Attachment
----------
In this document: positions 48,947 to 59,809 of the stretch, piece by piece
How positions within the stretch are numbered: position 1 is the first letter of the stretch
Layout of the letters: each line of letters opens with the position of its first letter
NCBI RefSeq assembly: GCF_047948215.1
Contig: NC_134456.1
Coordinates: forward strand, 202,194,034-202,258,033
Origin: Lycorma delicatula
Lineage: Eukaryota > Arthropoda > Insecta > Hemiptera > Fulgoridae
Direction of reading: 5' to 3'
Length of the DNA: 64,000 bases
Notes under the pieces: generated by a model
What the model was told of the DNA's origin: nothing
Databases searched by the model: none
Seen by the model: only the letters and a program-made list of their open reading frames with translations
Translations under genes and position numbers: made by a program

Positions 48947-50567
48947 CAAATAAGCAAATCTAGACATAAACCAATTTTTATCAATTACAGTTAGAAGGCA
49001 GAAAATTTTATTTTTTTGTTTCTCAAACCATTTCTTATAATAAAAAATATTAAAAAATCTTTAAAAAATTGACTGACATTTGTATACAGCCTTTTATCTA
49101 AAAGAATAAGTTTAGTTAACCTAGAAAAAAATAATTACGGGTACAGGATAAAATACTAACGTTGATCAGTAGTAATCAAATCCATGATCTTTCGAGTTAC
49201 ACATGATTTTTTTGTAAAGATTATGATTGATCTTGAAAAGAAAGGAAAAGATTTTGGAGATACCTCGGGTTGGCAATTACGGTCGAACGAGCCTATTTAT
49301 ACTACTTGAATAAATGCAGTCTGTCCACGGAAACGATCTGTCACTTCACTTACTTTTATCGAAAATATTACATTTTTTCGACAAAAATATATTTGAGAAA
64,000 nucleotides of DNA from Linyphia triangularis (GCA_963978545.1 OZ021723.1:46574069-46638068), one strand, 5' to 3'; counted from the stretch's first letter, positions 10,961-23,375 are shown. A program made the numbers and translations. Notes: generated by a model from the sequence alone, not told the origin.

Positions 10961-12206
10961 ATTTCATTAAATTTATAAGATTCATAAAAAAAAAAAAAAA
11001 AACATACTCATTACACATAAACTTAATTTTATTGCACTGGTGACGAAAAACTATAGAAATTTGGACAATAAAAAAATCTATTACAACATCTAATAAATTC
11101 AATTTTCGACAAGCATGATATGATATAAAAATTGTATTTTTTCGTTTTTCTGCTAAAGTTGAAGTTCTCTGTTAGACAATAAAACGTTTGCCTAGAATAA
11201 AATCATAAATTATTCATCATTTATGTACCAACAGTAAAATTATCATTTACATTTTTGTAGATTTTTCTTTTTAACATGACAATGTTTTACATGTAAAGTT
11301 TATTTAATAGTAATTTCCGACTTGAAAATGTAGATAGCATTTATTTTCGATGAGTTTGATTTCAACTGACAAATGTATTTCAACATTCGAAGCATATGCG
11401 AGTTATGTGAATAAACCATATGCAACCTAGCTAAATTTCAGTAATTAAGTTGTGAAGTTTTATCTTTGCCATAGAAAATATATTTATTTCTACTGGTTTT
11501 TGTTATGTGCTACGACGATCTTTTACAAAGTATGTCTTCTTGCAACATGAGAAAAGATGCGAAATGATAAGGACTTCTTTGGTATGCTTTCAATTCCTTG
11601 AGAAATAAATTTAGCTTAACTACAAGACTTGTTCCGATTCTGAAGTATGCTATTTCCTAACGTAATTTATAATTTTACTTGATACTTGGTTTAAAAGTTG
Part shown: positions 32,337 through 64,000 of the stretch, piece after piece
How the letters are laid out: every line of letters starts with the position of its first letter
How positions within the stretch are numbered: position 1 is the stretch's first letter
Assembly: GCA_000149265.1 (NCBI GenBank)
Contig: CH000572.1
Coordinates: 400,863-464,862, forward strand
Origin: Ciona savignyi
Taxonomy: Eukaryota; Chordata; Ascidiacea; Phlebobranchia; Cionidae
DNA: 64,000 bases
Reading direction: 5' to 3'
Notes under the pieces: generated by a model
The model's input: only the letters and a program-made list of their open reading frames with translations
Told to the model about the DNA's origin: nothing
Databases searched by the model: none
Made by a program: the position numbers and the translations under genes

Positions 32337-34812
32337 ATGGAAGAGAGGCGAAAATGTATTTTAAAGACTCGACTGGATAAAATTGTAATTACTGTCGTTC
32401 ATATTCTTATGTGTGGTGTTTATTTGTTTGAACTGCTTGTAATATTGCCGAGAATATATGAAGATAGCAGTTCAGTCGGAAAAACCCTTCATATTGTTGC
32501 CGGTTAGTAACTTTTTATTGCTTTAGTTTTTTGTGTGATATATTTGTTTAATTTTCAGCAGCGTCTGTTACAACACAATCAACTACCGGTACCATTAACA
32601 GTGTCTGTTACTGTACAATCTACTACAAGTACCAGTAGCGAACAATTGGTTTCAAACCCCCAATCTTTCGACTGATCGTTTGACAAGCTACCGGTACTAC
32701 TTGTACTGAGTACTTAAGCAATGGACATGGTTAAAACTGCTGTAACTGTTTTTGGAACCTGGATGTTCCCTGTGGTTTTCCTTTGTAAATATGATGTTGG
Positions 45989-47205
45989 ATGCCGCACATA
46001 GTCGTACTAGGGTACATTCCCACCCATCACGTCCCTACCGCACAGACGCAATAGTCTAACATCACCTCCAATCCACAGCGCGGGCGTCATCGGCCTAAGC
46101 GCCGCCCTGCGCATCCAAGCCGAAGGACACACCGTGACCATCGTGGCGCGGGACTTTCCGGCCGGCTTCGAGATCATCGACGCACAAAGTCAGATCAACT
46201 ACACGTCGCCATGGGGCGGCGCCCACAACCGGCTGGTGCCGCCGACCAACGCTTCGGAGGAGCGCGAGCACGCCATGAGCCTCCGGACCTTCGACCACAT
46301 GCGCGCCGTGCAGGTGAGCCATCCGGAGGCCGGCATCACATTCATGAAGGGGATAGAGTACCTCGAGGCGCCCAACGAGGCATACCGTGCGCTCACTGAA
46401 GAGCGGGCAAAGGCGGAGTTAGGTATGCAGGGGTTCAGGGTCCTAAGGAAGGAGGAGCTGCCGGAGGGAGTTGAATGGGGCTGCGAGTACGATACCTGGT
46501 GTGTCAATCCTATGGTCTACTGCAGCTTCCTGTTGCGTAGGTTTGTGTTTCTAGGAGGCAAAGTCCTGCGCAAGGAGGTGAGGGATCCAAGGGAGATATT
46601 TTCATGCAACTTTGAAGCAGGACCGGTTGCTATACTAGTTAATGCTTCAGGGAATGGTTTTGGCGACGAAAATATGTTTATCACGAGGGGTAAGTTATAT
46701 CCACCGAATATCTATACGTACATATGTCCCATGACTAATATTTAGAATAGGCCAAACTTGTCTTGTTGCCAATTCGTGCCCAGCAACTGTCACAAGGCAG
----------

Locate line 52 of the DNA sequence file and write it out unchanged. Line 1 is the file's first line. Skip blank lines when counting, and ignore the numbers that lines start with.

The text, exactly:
32701 TTGTACTGAGTACTTAAGCAATGGACATGGTTAAAACTGCTGTAACTGTTTTTGGAACCTGGATGTTCCCTGTGGTTTTCCTTTGTAAATATGATGTTGG